- Slides: 22
Types of Glass Saferstein - Chapter 4
l Glass – an l Si. O 2 – silicon dioxide amorphous solid (sand) which lacks the crystal l Na 2 CO 3 – sodium lattice arrangement of carbonate (soda) atoms usually found in l Ca. O – calcium oxide solids. (lime) l B 2 O 3 – boron oxide
Soda Lime glass l “soda-lime” – sand + soda (Na 2 CO 3) + lime (Ca. O) ¡ Used for windows and bottle glass ¡ Makes up 90% of all glass products.
Borosilicate glass l Borosilicates – includes boron oxide ¡ Adds heat resistance ¡ Used for Pyrex cooking and lab glassware and for automobile headlights
Tempered Glass l Tempered glass – stronger than other types because of repeated stress from heating and cooling ¡Does not splinter ¡Used for side and rear windows in US-made cars; also used for windshields in some European cars
Laminated Glass l Laminated glass has a layer of plastic between two pieces of ordinary window glass (windshield)
Matching glass fragments l Fracture Match - Individualized if 2 pieces can be matched together by shape, like puzzle pieces l Type of glass indicates class characteristics – can determine probable source of the glass, but not the exact car, window, etc. l Best matches made through refractive index and density
Calculating density l Density = mass/volume ¡Can be calculated using immersion in a liquid. ¡Place known amount of water in a graduated cylinder, add the glass fragment, and record the difference in beginning and ending volume. ¡Mass fragment on a balance ¡Result is in grams/ml or grams/cm 3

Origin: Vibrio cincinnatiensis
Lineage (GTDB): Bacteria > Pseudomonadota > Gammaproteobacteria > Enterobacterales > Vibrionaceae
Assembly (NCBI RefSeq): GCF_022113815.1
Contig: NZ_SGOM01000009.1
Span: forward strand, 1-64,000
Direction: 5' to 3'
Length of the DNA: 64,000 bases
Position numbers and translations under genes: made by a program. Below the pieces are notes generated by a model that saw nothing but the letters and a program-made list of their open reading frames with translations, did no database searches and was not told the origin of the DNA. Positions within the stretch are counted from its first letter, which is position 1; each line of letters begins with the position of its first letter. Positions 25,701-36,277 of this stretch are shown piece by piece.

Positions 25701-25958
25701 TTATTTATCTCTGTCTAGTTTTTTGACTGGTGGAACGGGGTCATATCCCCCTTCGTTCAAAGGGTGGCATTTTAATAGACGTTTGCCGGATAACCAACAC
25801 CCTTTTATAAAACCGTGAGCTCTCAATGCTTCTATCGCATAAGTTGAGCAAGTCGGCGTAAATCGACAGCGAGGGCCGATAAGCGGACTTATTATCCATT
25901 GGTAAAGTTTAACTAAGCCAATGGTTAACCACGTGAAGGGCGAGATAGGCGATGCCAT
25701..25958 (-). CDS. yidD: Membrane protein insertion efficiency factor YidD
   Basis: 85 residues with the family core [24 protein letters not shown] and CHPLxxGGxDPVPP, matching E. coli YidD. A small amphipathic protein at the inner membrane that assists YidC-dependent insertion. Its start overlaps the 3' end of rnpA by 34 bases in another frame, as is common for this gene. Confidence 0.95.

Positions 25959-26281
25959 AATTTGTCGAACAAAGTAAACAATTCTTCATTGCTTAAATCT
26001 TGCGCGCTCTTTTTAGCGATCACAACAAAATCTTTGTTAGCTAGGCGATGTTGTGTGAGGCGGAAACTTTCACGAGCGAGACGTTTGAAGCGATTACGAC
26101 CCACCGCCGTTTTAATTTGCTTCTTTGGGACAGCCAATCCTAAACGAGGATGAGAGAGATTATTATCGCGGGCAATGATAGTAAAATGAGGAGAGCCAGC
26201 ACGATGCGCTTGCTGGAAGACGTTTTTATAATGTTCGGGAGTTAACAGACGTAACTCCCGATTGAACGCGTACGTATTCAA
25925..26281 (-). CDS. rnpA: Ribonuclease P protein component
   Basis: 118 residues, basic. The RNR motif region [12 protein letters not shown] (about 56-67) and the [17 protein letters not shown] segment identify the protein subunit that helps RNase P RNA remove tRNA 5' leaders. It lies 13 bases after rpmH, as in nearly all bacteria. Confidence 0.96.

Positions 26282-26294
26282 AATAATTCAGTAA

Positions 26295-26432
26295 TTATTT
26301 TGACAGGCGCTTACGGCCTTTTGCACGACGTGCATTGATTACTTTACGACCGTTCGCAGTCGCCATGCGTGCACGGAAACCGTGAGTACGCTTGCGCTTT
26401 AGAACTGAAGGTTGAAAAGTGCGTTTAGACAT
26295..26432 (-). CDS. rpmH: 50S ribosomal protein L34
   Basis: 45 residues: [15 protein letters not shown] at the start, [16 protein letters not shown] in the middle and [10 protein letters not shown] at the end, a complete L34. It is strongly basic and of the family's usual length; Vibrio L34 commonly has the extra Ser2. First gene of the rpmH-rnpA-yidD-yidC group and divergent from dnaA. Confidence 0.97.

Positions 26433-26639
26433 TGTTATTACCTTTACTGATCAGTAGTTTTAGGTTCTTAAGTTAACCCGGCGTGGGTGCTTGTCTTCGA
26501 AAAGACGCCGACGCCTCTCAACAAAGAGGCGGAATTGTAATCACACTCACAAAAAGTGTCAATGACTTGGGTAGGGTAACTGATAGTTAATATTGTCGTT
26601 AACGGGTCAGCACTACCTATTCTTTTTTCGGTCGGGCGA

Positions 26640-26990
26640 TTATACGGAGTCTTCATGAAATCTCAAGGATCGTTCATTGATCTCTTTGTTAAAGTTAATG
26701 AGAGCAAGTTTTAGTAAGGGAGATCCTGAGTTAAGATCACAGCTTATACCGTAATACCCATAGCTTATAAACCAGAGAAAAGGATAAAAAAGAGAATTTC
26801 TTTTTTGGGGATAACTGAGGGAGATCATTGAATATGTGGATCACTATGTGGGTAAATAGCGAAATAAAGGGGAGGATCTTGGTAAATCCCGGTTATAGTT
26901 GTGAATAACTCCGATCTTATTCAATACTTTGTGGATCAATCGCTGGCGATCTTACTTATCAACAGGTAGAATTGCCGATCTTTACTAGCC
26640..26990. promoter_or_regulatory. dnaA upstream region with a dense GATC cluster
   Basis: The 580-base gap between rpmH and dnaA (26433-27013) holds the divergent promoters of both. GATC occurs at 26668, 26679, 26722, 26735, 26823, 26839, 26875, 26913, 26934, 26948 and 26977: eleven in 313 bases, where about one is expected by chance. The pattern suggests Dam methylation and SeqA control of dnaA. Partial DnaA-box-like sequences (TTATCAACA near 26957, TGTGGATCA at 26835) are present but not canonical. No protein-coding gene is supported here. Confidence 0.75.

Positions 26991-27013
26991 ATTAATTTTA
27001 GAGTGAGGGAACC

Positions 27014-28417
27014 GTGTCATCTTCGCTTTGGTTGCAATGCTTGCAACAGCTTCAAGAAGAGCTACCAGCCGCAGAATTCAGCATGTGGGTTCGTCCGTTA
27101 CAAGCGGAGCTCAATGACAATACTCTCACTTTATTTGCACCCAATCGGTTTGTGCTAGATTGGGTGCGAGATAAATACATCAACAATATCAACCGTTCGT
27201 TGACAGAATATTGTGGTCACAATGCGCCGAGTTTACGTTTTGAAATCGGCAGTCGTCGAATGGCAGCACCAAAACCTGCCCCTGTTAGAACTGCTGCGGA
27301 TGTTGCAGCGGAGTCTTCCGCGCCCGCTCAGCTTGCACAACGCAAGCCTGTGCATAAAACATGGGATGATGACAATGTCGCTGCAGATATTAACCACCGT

Refractive Index l Refractive index – indicates the extent of the bending of light by an object or medium ¡Measured using a hot-stage microscope ¡Use liquid of known RI, such as silicone-based medium ¡Fragment will show Becke lines – halo-like lines around the border of the fragment
l Becke lines form a halo-like effect around the edge of the glass fragment
Becke lines disappear at the refractive index of the glass.
Glass fractures l Glass fractures ¡ Radial or concentric ¡ Formed by penetration of the glass by a bullet or other projectile. ¡ Radial fractures form first. ¡ Concentric fractures form second.
l Radial – extend outward from the center of the penetration (i. e. radius) l Concentric – form circles surrounding the point of penetration
l The order in which the fractures occurred can be determined from the radial fractures. ¡ A new fracture always terminates at an existing line of fracture. ¡ Which bullet hole occurred first in the picture below?
Stress marks l The 3 R rule – l Radial fracture form Right angles on the Reverse side of impact l Stress marks can tell you whether the impact came from the inside or outside of a window.
Perpendicular marks (~90 degree angles) are found on the edge opposite the way that the force was pushing
l Point of impact can also be determined by the entrance and exit of the projectile. l Exit holes are larger than entrance holes, forming a small crater in the glass on the opposite side of impact.
Collection of glass evidence l Collect as many fragments as possible in case they can be reassembled. l For headlights, collect filaments to determine if lights were on or off. l Collect control samples l Package in solid containers or wrap in paper. l Identify interior/exterior if possible